Line of Best Fit Teacher Resources

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Students work in pairs to test the strength of spaghetti strands. They collect and graph data to determine a line of best fit. Students create a linear equation to interpret their data. Based on the data collected, students predict results with 10 strands of spaghetti.
In this correlation worksheet, students identify situations which produce positive, negative and no correlations.  They draw the line of best fit. This one-page worksheet contains 5 multiple-choice problems.
Eleventh graders explore coefficient of correlation for bivariate data. Through activities, 11th graders use spaghetti to demonstrate the use of scatter plots and estimating a line of best fit. After collecting information, pupils use calculators to plot ordered pairs on a coordinate plane. Classmates observe the relationship between two items.
Young scholars investigate and analyze data. In this algebra activity, students plot data on a coordinate plane and identify the line of best fit. They plot points correctly and make predictions about their data. 
Students investigate different correlations. In this algebra lesson plan, students analyze graphs and identify the lines as having positive, negative or no correlation. They calculate the line of best fit using a scatter plot.
Students calculate the length, width, height, perimeter, area, volume, surface area, angle measures or sums of angle measures of common geometric figures. They create an equation of a line of best fit from a set of ordered pairs or set of data points. They interpolate and extrapolate to solve problems using systems of numbers.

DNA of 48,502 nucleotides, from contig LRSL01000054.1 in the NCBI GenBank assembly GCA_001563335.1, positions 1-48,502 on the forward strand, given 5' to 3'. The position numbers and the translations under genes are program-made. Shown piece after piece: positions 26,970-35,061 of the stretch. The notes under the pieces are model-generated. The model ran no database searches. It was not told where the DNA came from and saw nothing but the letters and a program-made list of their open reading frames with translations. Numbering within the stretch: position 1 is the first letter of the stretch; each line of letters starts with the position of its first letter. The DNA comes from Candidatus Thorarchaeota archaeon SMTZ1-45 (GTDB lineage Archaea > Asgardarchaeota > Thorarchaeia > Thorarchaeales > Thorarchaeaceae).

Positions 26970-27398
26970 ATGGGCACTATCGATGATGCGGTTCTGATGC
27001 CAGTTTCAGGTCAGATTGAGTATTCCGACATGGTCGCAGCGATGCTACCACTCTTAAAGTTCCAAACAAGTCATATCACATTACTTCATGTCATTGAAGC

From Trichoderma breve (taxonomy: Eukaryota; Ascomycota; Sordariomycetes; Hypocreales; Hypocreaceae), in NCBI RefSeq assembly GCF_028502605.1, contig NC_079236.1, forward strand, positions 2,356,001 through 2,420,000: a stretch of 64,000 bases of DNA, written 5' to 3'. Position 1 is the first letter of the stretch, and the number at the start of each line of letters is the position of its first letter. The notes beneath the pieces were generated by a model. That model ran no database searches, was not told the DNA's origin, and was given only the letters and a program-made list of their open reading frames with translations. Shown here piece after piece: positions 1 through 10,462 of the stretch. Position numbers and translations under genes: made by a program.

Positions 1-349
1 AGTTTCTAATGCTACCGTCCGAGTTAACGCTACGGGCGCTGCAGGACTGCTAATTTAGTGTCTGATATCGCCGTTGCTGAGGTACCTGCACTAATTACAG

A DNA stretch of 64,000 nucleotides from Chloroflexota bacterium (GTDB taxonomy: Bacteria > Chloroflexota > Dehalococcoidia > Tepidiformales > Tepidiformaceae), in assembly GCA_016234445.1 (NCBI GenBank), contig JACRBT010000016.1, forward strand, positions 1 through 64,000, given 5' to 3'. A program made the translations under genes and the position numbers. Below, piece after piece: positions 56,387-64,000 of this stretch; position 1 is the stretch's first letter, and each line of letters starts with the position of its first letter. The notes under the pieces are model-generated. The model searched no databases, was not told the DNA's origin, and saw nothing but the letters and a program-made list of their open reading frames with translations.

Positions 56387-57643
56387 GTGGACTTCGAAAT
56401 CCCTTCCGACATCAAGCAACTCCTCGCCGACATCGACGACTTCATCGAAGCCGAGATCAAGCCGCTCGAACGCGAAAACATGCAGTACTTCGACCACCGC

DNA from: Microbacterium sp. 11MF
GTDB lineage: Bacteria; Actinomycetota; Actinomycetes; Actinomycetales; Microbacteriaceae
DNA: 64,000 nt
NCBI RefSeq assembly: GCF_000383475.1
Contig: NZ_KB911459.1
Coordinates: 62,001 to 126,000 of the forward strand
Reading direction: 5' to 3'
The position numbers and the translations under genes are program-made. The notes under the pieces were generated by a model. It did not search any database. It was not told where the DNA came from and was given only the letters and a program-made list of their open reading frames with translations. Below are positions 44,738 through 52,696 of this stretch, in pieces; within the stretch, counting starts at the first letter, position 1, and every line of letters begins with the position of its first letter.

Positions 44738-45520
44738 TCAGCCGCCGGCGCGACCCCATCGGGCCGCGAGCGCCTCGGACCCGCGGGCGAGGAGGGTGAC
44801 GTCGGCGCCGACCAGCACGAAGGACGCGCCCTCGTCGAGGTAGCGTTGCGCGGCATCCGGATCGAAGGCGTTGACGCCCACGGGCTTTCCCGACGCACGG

Students conduct surveys and collect data. They analyze the data through graphs and calculate the rate of change. Students write an equation that represents the line of best fit. They determine the points on a line. Students participate in real world activities.
Students collect and analyze data. For this statistics lesson, students plot their data on a coordinate plane. They identify the line of best fit the type of correlation as positive negative or no correlation.
Learners graph and analyze data. In this algebra lesson, students relate algebra to their engineering class. They analyze a set of given points, write an equation for the line and make predictions. They find the line of best fit.
In this Algebra I worksheet, 9th graders determine line of best fit given two points on a scatter plot and use a linear model to make predictions.  The one page interactive worksheet contains five multiple choice questions and is self checking. 
Students collect and analyze data. In this statistics lesson, students identify the rate of unemployment using collected data and making observations. They create model to represent their data.
Students, in groups, work together to determine the relationship of the distance a projector is from a screen and the size of image that results. While experimenting with the data, students identify the independent and dependent variable and write the equation of a line of best fit. They determine the best distance for the projector to illuminate the image on the entire screen.